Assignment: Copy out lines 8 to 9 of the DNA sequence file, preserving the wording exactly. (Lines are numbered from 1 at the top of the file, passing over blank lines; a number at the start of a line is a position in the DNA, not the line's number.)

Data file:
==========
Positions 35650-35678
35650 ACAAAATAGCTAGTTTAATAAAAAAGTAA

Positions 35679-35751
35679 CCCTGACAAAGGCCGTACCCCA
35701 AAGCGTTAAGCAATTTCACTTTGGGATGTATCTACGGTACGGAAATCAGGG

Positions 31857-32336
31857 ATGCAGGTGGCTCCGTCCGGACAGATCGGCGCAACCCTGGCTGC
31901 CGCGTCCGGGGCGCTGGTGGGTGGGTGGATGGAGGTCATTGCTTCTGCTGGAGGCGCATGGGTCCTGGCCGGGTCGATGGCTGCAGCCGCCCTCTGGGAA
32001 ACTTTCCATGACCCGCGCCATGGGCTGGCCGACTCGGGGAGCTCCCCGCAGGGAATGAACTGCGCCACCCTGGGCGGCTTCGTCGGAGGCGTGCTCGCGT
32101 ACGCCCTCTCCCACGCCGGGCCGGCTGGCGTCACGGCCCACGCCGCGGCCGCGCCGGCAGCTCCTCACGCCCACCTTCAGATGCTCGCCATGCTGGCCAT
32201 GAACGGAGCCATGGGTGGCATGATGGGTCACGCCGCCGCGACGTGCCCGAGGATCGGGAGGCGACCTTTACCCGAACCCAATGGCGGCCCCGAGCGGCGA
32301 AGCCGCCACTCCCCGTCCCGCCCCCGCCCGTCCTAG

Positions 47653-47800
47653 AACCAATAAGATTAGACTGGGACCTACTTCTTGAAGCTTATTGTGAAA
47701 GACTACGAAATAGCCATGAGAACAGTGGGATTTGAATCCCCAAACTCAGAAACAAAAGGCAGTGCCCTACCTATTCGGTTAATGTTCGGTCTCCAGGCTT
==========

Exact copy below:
31901 CGCGTCCGGGGCGCTGGTGGGTGGGTGGATGGAGGTCATTGCTTCTGCTGGAGGCGCATGGGTCCTGGCCGGGTCGATGGCTGCAGCCGCCCTCTGGGAA
32001 ACTTTCCATGACCCGCGCCATGGGCTGGCCGACTCGGGGAGCTCCCCGCAGGGAATGAACTGCGCCACCCTGGGCGGCTTCGTCGGAGGCGTGCTCGCGT